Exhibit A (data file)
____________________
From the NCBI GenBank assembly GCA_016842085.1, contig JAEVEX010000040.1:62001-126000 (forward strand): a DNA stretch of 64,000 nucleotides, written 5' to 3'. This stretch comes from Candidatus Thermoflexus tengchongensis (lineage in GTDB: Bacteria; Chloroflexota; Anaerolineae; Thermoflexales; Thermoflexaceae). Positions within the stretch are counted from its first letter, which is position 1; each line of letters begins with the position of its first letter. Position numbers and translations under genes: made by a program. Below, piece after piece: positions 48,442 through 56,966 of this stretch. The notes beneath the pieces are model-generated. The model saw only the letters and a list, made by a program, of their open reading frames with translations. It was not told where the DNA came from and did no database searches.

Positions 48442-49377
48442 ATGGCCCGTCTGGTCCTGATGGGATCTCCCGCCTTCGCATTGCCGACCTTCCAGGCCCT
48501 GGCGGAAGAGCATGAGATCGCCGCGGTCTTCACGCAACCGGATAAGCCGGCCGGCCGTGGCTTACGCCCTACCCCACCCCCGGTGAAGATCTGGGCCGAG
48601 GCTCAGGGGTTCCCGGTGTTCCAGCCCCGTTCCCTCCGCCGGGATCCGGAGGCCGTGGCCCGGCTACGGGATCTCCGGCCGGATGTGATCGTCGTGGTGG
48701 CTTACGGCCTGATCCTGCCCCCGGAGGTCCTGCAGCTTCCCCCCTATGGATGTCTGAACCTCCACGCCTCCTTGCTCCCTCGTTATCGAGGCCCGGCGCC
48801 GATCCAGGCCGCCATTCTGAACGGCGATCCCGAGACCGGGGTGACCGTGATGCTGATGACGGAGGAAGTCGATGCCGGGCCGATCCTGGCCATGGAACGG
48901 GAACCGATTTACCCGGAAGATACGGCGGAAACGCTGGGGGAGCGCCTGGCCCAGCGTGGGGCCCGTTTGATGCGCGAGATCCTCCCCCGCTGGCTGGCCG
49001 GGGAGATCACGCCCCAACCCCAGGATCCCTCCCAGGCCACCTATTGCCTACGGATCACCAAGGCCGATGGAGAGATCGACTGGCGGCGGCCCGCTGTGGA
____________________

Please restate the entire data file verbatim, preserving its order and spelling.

From the NCBI GenBank assembly GCA_016842085.1, contig JAEVEX010000040.1:62001-126000 (forward strand): a DNA stretch of 64,000 nucleotides, written 5' to 3'. This stretch comes from Candidatus Thermoflexus tengchongensis (lineage in GTDB: Bacteria; Chloroflexota; Anaerolineae; Thermoflexales; Thermoflexaceae). Positions within the stretch are counted from its first letter, which is position 1; each line of letters begins with the position of its first letter. Position numbers and translations under genes: made by a program. Below, piece after piece: positions 48,442 through 56,966 of this stretch. The notes beneath the pieces are model-generated. The model saw only the letters and a list, made by a program, of their open reading frames with translations. It was not told where the DNA came from and did no database searches.

Positions 48442-49377
48442 ATGGCCCGTCTGGTCCTGATGGGATCTCCCGCCTTCGCATTGCCGACCTTCCAGGCCCT
48501 GGCGGAAGAGCATGAGATCGCCGCGGTCTTCACGCAACCGGATAAGCCGGCCGGCCGTGGCTTACGCCCTACCCCACCCCCGGTGAAGATCTGGGCCGAG
48601 GCTCAGGGGTTCCCGGTGTTCCAGCCCCGTTCCCTCCGCCGGGATCCGGAGGCCGTGGCCCGGCTACGGGATCTCCGGCCGGATGTGATCGTCGTGGTGG
48701 CTTACGGCCTGATCCTGCCCCCGGAGGTCCTGCAGCTTCCCCCCTATGGATGTCTGAACCTCCACGCCTCCTTGCTCCCTCGTTATCGAGGCCCGGCGCC
48801 GATCCAGGCCGCCATTCTGAACGGCGATCCCGAGACCGGGGTGACCGTGATGCTGATGACGGAGGAAGTCGATGCCGGGCCGATCCTGGCCATGGAACGG
48901 GAACCGATTTACCCGGAAGATACGGCGGAAACGCTGGGGGAGCGCCTGGCCCAGCGTGGGGCCCGTTTGATGCGCGAGATCCTCCCCCGCTGGCTGGCCG
49001 GGGAGATCACGCCCCAACCCCAGGATCCCTCCCAGGCCACCTATTGCCTACGGATCACCAAGGCCGATGGAGAGATCGACTGGCGGCGGCCCGCTGTGGA